David Bowie



Genre: Rock

Style: Experimental, Jazz-Rock, Art Rock

Label: Columbia

Review snippet taken from Ryan Dombal’s review over at Pitchfork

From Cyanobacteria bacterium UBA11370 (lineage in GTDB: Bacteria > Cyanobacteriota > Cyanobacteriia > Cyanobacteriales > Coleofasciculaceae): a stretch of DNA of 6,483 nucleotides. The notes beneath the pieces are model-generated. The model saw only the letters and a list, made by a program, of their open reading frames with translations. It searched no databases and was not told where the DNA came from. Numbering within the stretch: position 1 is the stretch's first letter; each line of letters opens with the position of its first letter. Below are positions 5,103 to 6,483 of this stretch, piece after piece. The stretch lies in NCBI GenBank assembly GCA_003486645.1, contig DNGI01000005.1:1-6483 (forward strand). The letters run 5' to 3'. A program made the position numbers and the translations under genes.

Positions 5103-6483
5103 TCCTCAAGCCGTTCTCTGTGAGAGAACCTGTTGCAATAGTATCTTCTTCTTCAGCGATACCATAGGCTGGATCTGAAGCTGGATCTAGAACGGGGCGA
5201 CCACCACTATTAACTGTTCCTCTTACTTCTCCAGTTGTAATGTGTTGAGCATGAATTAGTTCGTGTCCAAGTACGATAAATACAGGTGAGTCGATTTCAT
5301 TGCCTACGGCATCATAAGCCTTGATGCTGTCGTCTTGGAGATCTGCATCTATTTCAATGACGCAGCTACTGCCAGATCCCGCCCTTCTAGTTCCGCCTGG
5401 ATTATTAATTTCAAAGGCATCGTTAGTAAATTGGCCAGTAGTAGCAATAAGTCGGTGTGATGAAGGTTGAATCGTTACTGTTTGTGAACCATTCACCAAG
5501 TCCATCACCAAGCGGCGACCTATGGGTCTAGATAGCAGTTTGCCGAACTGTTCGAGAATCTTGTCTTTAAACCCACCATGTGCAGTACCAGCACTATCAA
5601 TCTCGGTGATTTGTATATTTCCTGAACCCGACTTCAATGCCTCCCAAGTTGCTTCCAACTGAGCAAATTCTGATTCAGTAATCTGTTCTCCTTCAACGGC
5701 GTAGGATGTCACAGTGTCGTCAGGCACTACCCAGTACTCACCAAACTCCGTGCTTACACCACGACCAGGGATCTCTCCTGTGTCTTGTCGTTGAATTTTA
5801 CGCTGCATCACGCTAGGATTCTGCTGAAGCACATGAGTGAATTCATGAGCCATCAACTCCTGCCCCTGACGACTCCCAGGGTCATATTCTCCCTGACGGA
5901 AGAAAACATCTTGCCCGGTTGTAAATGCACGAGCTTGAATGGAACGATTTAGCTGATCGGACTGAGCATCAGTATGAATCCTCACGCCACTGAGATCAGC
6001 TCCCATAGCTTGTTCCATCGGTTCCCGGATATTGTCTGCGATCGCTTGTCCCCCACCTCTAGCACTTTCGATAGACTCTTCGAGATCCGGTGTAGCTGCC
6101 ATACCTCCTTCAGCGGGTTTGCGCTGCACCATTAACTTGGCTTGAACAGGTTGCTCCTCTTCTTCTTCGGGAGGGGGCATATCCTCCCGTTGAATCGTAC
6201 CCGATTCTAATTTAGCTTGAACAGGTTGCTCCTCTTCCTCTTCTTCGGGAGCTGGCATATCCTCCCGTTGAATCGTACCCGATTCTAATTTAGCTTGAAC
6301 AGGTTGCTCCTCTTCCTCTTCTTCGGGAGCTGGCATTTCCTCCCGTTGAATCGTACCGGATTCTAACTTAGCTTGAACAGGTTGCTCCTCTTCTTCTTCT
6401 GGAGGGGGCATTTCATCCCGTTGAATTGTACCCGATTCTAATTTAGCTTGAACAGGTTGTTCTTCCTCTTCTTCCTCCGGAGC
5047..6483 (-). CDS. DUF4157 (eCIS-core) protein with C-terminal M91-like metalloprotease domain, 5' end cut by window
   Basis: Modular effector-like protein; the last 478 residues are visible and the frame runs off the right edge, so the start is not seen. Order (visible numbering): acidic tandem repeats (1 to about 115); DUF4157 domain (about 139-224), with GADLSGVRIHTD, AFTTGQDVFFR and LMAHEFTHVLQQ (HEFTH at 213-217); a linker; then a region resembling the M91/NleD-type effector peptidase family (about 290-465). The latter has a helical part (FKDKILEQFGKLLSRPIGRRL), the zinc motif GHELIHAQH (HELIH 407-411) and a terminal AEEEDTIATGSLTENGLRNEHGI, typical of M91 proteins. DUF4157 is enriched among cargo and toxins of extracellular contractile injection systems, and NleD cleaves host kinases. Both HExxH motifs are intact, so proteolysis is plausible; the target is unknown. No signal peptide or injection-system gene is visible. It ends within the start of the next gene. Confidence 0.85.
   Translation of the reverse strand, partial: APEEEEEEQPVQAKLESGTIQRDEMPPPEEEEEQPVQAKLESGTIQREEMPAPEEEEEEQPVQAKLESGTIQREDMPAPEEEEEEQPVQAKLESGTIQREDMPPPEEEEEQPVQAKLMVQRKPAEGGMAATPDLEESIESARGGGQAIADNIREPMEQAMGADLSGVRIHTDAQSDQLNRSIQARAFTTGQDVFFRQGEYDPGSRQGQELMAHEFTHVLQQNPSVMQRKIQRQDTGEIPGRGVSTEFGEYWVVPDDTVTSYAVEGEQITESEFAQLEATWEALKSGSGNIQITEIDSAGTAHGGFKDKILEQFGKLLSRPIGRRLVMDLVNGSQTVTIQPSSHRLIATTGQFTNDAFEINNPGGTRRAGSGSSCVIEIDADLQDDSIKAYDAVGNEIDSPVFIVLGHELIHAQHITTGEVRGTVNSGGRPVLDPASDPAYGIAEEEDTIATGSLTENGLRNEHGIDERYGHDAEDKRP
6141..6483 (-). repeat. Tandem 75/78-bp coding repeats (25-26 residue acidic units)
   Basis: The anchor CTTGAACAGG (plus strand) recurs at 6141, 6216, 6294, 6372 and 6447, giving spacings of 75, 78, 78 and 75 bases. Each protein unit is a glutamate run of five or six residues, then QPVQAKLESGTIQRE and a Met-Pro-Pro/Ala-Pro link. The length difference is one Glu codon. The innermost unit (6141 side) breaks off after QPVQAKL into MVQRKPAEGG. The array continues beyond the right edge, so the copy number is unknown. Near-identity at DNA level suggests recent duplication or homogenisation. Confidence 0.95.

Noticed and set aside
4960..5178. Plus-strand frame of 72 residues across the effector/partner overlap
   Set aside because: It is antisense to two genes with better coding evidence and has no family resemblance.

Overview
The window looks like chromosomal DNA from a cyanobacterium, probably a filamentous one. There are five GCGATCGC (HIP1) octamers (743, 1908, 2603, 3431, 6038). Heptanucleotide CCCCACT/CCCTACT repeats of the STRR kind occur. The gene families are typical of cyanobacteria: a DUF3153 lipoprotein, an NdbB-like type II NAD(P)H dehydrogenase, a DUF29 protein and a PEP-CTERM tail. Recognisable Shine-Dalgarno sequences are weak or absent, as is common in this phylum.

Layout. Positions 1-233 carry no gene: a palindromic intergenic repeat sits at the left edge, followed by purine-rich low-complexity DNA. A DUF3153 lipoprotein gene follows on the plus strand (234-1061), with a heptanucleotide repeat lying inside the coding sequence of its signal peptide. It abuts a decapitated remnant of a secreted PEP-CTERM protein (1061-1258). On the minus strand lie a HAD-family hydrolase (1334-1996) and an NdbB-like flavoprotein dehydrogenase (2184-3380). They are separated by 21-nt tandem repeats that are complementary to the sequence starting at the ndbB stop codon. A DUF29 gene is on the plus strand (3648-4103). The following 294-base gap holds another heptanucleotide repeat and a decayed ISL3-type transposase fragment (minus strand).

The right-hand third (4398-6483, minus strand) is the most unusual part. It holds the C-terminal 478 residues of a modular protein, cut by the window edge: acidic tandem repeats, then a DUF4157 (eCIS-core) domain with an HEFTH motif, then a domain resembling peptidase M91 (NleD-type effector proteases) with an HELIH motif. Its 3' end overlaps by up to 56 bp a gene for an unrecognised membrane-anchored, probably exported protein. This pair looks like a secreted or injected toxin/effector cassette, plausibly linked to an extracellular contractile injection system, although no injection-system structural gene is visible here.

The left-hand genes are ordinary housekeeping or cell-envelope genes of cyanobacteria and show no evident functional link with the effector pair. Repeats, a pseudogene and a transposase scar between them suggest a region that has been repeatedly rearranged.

Though this mix of jazz, malice, and historical role-play is intoxicating, Blackstar becomes whole with its two-song denouement, which balances out the bruises and blood with a couple of salty tears. These are essentially classic David Bowie ballads, laments in which he lets his mask hang just enough for us to see the creases of skin behind it. “Dollar Days” is the confession of a restless soul who could not spend his golden years in a blissful British countryside even if he wanted to. “I’m dying to push their backs against the grain and fool them all again and again,” he sings, the words doubling as a mantra for Blackstar and much of Bowie’s career. Then, on “I Can’t Give Everything Away,” he once again sounds like a frustrated Lazarus, stymied by a returning pulse. This tortured immortality is no gimmick: Bowie will live on long after the man has died. For now, though, he’s making the most of his latest reawakening, adding to the myth while the myth is his to hold.